Last Castle on DVD
The Last Castle pits Robert Redford against the establishment in a proudly
flag waving military prison story.
Redford plays three star General Eugene Irwin, a military man of legendary
proportions, but one has proved all too fallible. He's sent to prison
after defying a presidential command, something he well knows he shouldn't
have done, but felt compelled to - and did so heroically. But he has to
serve his time, which he vows to do.
His nemesis is Colonel Winter, the prison's warden (James Gandolfini),
a tyrant who'll do whatever it takes to keep order, even if it means having
a few convenient "accidents." Winter may be in charge of a military
prison, but he's never seen real military action.
Almost as soon as Irwin arrives at "the Last Castle," the other
inmates start working on the General, trying to enlist his help in cleaning
up what they correctly perceive as a corrupt system, but Irwin has had
a bellyfull of being in charge. Then he starts living the life there,
while Winter tries every trick in his book to break Irwin.
But you can't keep Robert Redford down - or we wouldn't have much of
a movie! So Winter and Irwin (to keep the plot moving forward) end up
trying to take each other down, with Irwin eventually mounting a scheme
to take over the prison.
This reviewer has an ingrained aversion to Robert Redford-directed movies
because they tend to be insufferably liberal and politically correct.
Fortunately, he didn't direct this one; he was just a hired hand - and
that's good because rather than being a typical left wing rant about everything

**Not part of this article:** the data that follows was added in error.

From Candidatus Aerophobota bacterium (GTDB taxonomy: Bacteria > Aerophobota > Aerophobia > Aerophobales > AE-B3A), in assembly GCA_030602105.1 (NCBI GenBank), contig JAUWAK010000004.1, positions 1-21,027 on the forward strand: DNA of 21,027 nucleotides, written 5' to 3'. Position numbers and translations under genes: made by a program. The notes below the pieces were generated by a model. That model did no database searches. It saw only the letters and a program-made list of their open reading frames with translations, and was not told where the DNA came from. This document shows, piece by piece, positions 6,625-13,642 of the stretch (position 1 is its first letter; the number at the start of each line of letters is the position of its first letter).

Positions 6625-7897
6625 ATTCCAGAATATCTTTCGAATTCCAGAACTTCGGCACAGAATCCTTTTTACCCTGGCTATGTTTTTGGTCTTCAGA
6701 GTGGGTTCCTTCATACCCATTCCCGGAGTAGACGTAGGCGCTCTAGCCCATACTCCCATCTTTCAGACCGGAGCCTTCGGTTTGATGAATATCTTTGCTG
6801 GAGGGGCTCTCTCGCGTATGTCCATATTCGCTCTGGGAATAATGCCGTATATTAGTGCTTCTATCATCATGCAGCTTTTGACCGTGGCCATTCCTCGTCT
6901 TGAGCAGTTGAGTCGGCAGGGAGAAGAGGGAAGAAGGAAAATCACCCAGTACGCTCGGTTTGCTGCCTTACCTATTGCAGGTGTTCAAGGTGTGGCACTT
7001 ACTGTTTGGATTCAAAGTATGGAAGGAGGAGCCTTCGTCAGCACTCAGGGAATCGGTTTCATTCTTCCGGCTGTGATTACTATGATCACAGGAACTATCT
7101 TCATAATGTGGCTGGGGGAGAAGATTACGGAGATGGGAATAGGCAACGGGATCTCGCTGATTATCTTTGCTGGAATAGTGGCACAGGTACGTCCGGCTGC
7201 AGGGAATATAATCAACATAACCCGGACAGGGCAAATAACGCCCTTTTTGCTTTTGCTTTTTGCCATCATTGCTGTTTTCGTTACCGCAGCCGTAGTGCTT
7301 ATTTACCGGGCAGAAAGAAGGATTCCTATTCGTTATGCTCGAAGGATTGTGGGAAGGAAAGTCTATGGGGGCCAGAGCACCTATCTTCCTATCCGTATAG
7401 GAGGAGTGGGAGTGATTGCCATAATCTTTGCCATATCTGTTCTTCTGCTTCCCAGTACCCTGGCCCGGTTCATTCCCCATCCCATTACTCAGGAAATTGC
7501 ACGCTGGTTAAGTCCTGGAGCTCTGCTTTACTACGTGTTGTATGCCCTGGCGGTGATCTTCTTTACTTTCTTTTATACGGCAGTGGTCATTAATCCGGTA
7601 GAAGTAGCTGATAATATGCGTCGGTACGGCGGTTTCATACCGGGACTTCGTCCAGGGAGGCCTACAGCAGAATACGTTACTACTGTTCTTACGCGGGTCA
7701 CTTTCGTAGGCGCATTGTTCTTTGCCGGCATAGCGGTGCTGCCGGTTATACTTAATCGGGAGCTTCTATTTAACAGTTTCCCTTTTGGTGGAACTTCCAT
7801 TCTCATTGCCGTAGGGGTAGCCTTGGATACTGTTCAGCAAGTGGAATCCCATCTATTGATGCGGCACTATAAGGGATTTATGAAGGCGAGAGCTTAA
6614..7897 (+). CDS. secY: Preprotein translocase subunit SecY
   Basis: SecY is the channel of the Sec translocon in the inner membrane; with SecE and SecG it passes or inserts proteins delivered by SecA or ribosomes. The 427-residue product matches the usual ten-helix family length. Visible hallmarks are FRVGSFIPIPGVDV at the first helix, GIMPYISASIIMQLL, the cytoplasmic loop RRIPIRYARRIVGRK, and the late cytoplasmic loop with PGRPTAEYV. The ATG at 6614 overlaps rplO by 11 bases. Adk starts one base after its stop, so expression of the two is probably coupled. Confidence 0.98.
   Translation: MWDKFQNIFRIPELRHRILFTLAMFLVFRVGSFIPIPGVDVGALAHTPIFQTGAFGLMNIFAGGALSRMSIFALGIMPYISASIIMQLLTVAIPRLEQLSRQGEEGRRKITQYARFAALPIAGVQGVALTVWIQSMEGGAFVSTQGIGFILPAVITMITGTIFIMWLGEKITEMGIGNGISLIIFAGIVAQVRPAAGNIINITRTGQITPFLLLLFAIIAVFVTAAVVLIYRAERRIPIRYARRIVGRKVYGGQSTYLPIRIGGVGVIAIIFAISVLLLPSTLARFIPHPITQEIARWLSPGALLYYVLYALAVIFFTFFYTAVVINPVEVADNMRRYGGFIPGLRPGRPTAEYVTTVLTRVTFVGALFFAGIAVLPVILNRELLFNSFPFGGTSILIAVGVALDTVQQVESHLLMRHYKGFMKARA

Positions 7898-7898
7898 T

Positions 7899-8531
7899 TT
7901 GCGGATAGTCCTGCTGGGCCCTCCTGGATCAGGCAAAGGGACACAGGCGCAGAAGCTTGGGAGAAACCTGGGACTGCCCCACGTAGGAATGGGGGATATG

that's wrong with the military - or the penal system - this is instead
just a great yarn. It's a classic good versus evil story, with the roles
reversed so that the good guys are really what would normally be considered
the bad guys (convicts) and vice versa.
Despite his flesh-crawling liberalism, Redford is a very good actor and
he makes a terrific General Irwin, though I did think he was a tad informal
for a man steeped in military tradition. Gandolfini is also excellent
as the heavy handed warden and director Rod Lurie (who also wears his
liberalism on his sleeve - see the inverse reality of "The
Contender" for an example) does a nice job here of blending drama
and action without beating you over the head with his philosophy. It's
a nice change.
Dreamworks has done a pretty good job on this DVD, giving it a fairly
deluxe treatment that's kind of surprising given the movie's comparative
lack of success at the theatrical box office. They've put good effort
into ensuring that the movie itself, in its DVD incarnation, gives a good
home theater experience.
The picture, which is presented in an ultra wide 2.40:1 (anamorphic,
16x9 TV compatible) aspect ratio, is first rate for the most part, despite
a few noticeable flaws. Color (such as they are - this is a prison!) are
very good and the image (except for the aforementioned minor problems)
is sharp and crisp.
Dreamworks gives you audio choices of Dolby Digital 5.1 and DTS, and
the sound quality is excellent on both. Some of the action scenes use
all the speakers very well, putting you in the action, though there's
little use of them for ambient sound during other sections of the film.
Extras include a selection of deleted scenes with optional commentary,
"Inside the Castle Walls," an HBO Special, and a commentary
track by director Rod Lurie. You also get the trailer.
The Last Castle, from Dreamworks Home Video
133 min. anamorphic widescreen (2.40:1), 16x9 TV compatible, Dolby Digital
5.1 and DTS audio
Starring Robert Redford, James Gandolfini, Mark Ruffalo, Clifton Collins
Produced by Robert Lawrence
Written by David Scarpa and Graham Yost, Directed by Rod Lurie
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